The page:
In the wake of the devastation from hurricanes Henri and Ida in just the last two weeks, there continues to be commentary on what steps we need to take next. During (what is becoming regular) extreme weather events, residents need to understand that we are unable to generate power from sources like wind and solar. Because nothing is generated, when it comes time for recovery, there is no energy to draw upon. It is another example of why we need to have a diverse set of options in our energy portfolio to make sure we can turn the lights back on.
This Wall Street Journal story highlights some of the most important factors in ensuring quick recovery times when power goes out and the opening sentence reminds us why we need to proceed with caution:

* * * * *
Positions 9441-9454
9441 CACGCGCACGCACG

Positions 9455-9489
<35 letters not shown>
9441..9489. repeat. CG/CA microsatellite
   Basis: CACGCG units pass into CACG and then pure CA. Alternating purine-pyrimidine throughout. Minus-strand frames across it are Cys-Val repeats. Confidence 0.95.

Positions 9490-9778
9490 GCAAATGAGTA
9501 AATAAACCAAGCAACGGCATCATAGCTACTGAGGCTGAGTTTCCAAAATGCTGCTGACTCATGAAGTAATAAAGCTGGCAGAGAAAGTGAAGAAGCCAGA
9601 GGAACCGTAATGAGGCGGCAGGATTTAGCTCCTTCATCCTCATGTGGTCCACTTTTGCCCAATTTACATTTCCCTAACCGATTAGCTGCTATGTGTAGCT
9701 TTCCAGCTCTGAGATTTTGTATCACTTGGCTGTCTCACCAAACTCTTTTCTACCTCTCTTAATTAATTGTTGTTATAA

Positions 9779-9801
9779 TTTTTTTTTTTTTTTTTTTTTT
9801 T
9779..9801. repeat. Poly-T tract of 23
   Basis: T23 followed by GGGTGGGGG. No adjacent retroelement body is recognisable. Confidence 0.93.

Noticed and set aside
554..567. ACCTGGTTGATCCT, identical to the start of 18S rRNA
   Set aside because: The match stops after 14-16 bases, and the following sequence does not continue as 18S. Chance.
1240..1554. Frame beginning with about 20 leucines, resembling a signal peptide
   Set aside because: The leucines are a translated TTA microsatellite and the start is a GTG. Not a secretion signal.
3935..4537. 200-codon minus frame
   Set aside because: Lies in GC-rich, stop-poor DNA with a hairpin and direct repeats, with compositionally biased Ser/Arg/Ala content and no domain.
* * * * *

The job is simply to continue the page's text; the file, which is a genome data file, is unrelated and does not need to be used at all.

Natural gas and electricity markets were already surging in Europe when a fresh catalyst emerged:
The wind in the stormy North Sea stopped blowing.
Affordable Energy for New Jersey was founded on the principle that we do not believe in picking energy winners and losers. What has occurred in the North Sea, a place that is trumpeted as an example of what New Jersey offshore wind could be, leaves those of us paying attention to the details with some level of skepticism.
Selecting winners in the process results in the public losing reliable, affordable energy.